Although enormously ambitious, this scheme appears to have slightly better prospects than the gas pipeline. It has the support of Russian officials who value the opportunity to export domestically generated electricity rather than just raw materials. Despite this, the “energy bridge” will also have to overcome many obstacles. To begin with, Japanese law does not currently permit the import of electricity. Changing that will require political will, which may not be forthcoming. For instance, politicians may be sensitive to public concerns about giving Russia the ability to “turn off the lights.” Additionally, Japan’s major power companies, who are eager to restart idle nuclear facilities, will not welcome foreign competition and may use their political influence to block it. This being so, neither of the energy megaprojects is likely to proceed in the near future.
Joint economic activities on the disputed islands are a priority for the Japanese government since they are viewed as a stepping stone to a broader deal that could see the return of some administrative rights over the Russian-held territory. Meanwhile, for the Russian side, the joint projects are seen as an opportunity to attract investment to a remote region. To identify potential project sites, a delegation of Japanese officials and business figures was sent to the islands at the end of June 2017. This group concentrated on the prospects for cooperation in the areas of health, tourism, and seafood processing. It has also been suggested that Japan and Russia could work together to develop geothermal and wind energy on the islands.
Following discussions at the deputy foreign minister level on August 17, media reports suggested a final accord regarding joint economic activities on the islands will be reached when Putin and Abe meet in Vladivostok in September. This is undoubtedly a significant development in the countries’ decades-old territorial dispute, though expectations in this area should also be tempered. Genuine progress is dependent upon Russia and Japan agreeing to establish a special legal framework on the islands. This is necessary since the Japanese side is unwilling to participate in economic activities on the disputed territory that are conducted under Russian law since this would effectively acknowledge Russian sovereignty. Russian officials, by contrast, insist that all projects must not contradict Russian law. This problem cannot be easily resolved since it determines which police force would investigate criminal acts, which courts would have authority in commercial disputes, which authorities would collect taxes, and other fundamental issues. Until these questions have been settled, major joint projects on the islands cannot proceed. As such, in the short term, Japan and Russia will be forced to concentrate on small-scale initiatives that avoid complex legal issues, such as cruises to take Japanese tourists to view, but not set foot on, the disputed islands.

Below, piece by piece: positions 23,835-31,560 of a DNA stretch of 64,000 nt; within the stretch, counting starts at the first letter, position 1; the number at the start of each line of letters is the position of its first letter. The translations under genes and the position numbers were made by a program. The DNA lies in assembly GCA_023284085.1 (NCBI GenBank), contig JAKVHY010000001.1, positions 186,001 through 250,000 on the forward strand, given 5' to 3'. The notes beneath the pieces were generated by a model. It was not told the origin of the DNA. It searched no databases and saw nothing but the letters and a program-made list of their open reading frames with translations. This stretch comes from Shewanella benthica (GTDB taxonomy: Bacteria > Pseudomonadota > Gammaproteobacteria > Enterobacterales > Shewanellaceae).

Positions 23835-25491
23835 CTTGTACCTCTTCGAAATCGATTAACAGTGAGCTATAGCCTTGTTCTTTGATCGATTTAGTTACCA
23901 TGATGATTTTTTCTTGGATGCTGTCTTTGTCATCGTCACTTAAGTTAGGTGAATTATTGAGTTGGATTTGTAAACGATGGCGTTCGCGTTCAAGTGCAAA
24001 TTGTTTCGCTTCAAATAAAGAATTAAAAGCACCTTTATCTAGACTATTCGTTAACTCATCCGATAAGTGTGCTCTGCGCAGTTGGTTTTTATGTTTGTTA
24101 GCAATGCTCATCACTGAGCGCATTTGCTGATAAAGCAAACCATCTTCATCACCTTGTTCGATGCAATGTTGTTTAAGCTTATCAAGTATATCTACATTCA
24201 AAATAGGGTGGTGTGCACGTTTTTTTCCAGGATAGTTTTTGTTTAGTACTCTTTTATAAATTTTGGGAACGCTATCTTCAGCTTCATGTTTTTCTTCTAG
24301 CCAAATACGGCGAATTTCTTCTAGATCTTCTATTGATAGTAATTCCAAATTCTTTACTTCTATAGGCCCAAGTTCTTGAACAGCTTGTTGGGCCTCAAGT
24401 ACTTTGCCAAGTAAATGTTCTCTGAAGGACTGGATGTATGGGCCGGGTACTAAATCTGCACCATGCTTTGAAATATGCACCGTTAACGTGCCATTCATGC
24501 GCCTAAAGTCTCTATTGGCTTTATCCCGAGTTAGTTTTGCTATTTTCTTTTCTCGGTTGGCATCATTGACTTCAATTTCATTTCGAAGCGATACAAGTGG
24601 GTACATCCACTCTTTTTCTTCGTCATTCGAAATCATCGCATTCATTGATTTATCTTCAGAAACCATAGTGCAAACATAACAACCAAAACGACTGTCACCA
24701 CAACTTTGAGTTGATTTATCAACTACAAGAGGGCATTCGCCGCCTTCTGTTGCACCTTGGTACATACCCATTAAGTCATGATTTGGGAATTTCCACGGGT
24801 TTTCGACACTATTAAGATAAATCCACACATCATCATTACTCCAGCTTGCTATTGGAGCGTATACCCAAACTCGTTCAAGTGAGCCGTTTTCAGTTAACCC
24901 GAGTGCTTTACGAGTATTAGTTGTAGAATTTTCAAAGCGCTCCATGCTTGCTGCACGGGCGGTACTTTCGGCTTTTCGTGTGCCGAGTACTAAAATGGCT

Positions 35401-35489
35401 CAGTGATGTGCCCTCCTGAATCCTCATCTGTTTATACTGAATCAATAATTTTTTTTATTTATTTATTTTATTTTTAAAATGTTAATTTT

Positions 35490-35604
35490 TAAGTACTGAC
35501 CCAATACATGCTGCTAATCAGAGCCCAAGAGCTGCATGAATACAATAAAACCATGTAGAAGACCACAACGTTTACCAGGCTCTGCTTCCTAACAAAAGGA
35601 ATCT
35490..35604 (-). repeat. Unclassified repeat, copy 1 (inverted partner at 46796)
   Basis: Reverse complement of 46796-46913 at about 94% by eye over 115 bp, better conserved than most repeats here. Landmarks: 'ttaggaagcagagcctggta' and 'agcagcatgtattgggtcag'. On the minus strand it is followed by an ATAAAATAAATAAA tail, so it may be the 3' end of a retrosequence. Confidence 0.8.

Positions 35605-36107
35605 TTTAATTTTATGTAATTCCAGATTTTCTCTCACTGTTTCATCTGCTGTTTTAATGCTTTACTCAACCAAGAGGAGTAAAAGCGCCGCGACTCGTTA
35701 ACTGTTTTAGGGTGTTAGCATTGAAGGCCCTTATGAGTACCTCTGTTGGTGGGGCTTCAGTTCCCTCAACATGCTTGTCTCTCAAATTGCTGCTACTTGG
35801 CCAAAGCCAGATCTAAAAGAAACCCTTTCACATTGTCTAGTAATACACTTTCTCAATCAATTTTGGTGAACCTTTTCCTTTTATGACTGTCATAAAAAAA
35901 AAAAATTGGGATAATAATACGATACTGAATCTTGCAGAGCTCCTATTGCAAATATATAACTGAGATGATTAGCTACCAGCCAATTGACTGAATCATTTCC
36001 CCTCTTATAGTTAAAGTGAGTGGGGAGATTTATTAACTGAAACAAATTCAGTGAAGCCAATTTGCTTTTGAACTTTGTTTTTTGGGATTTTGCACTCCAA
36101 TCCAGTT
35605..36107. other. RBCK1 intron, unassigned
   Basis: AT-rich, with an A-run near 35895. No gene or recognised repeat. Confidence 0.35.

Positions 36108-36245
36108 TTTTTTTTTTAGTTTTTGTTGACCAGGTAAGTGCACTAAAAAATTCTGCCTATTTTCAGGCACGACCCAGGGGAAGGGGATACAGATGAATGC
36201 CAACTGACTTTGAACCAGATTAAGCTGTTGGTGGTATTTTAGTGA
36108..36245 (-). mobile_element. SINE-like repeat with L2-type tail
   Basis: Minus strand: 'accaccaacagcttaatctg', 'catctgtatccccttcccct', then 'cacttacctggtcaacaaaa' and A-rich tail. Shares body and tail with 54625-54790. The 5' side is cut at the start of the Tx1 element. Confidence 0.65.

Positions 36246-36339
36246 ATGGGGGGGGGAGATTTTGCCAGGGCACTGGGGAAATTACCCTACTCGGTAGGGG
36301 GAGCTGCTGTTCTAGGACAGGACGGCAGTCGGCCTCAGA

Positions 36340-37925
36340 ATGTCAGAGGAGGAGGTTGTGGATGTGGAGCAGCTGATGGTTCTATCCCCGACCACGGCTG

Japanese hopes took a further blow on August 23 with the signing by Russian Prime Minister Dmitrii Medvedev of an order to create a special economic zone on the Southern Kurils. Offering tax advantages and reduced regulation, this initiative is designed to attract investment. Although Japanese companies are encouraged to participate, this move has been sharply criticized by officials in Tokyo since the zone will operate under Russian law and therefore seems to contradict the plans for joint economic activities.
Overall, the reality of the energy megaprojects and the proposed joint development of the Southern Kurils/Northern Territories is less impressive than the headlines. What is more, these initiatives have done more to highlight problems in the relationship rather than to help overcome them. There are some lower-profile areas in which small-scale cooperation appears more promising. These include pilot projects in Voronezh where Japanese companies are helping the city to overcome traffic congestion, modernize its sewage system, and construct energy-efficient housing. Tokyo is also supporting plans to establish a rehabilitation center in Vladivostok. These schemes are welcome and, if successful, may eventually lead to larger scale projects. In the short term, however, there is little prospect of a major breakthrough in infrastructure cooperation between Japan and Russia.
James D.J. Brown is an associate professor in political science at Temple University in Tokyo and a specialist on Russo-Japanese relations.